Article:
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    • Brenda Bonnett

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    In this section we will post links to ongoing efforts to address health and welfare in brachycephalic breeds by IPFD Partners and other stakeholders.  We will include material to support international collaborations.  

     

    Click here to see an index - more brachy articles.

     

     

     

     

    The International Partnership for Dogs (IPFD) and DogWellNet.com aim to support efforts to define and address issues of health and welfare in brachycephalic dogs by providing:

    • a transparent and open environment,
    • information sharing, and
    • promotion of and support for international collaboration across stakeholder groups. 
       

    We look to foster collaboration that starts from:

    • the belief that all involved are committed to promoting health, well-being and good welfare for dogs,
    • a recognition of the complexities of the issue, including the interplay of human-animal interactions and the contribution of varying attitudes across people, cultures and countries.  
    • a need for all those who participate -- organizations, professional groups, individuals -- to be willing to examine their own responsibilities and historical and future roles and to not focus simply on fault-finding and blame.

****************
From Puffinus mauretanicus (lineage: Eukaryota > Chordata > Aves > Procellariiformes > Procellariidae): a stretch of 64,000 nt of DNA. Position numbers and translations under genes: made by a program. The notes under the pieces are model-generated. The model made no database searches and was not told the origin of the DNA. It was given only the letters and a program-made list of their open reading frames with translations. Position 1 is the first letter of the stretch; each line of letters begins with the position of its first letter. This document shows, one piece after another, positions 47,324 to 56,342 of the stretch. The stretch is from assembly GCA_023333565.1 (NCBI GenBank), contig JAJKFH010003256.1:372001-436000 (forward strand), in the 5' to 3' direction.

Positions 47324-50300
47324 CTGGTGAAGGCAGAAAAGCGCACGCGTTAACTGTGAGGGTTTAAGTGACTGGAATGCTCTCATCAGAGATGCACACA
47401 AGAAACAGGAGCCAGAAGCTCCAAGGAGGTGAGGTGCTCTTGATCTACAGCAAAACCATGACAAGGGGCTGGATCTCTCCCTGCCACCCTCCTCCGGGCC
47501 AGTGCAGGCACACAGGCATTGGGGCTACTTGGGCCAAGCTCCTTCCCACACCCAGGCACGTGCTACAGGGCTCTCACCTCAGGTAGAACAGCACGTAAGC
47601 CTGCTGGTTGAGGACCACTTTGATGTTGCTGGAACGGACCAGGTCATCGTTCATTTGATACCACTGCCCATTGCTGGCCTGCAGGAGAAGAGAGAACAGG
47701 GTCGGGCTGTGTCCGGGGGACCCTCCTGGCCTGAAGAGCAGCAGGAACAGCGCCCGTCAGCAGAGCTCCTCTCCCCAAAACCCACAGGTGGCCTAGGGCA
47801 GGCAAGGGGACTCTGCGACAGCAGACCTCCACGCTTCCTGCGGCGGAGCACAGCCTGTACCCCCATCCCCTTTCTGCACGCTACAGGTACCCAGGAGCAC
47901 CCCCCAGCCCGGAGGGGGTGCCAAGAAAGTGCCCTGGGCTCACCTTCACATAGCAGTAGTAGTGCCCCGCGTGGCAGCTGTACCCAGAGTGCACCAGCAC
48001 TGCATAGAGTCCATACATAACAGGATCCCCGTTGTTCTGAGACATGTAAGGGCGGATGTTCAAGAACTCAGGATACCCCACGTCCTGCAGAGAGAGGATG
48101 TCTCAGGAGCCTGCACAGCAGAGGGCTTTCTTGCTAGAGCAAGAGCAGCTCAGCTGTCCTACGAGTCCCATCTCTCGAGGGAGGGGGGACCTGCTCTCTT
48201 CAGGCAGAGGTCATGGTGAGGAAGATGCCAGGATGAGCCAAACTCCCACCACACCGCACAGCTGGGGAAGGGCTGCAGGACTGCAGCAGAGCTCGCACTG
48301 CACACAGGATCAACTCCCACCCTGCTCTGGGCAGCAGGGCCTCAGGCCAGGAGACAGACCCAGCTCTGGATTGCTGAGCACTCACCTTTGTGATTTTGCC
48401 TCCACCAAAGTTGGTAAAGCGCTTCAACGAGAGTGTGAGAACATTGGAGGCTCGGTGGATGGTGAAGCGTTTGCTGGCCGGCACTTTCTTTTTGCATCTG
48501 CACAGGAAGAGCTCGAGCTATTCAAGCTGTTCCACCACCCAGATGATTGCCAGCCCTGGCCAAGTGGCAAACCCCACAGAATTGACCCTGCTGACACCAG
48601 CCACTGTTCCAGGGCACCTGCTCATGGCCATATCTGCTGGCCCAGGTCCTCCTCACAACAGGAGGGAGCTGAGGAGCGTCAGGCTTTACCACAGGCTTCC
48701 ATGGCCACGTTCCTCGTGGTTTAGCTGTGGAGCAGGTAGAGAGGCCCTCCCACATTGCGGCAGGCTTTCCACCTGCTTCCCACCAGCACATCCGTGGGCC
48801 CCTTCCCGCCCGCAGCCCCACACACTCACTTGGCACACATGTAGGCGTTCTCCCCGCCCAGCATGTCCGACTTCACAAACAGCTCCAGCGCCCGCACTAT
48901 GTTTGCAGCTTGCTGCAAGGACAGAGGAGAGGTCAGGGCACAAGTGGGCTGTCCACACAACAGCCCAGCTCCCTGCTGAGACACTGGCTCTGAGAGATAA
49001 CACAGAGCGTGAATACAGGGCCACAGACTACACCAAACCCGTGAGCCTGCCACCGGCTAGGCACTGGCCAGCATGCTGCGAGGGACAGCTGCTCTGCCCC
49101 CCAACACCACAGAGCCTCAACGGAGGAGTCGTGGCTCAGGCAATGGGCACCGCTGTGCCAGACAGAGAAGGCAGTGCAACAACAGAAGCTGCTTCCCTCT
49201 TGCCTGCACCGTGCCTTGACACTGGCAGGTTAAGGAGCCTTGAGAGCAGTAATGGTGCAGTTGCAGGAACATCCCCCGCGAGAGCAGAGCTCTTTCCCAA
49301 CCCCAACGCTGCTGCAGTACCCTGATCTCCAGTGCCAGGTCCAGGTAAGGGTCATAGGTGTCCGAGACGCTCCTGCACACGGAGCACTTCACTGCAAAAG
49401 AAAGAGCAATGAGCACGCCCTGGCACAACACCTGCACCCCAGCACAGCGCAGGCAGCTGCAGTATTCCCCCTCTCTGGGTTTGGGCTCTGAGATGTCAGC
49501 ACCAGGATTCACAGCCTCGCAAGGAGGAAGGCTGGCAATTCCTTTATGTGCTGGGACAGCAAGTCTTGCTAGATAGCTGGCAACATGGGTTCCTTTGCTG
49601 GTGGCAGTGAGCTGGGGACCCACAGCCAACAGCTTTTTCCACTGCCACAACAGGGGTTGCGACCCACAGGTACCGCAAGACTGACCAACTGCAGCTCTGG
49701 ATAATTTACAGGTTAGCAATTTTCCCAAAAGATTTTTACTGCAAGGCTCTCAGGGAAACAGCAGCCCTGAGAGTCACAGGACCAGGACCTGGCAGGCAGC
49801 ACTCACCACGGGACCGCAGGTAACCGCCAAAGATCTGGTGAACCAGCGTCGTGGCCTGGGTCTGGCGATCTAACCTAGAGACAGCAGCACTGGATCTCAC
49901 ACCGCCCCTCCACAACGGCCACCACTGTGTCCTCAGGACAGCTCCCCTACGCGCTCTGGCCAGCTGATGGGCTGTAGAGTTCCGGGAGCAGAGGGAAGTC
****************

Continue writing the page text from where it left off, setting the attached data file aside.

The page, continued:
• an understanding that the brachycephalic problem exists within the broader context of health, welfare, and human influences and actions, in general.

       

    Recent developments in Sweden are the focus of a companion article describing recent developments in Sweden.  Although launched somewhat unilaterally by the veterinary profession, prompting a petition from owners and breeders, the matter has quickly moved into a collaborative effort with the Swedish Kennel Club and other stakeholders.  National and local efforts notwithstanding, it is clear that true and lasting progress on the brachycephalic problem will require an international effort.  IPFD and DogWellNet.com are ready to facilitate any work aimed to enhance dog health, well-being and welfare.

     


     

     



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kennel clubs cannot solve the brachycephalic problem. These breeds are very fashionable at the moment. Frenchies being the most popular breed in NYC!

The vast majority of dogs with brachycephalic airway syndrome ( not to talk about all the other problems, skin, Gi tract etc.) come from puppy mills. In Germany the IKFB ( only FCI club for Frenchies) breeds approx 330 puppies per year, TASSO the largest animal registry in Germany registers each year 6500 Frenchies.

Any more questions?

 

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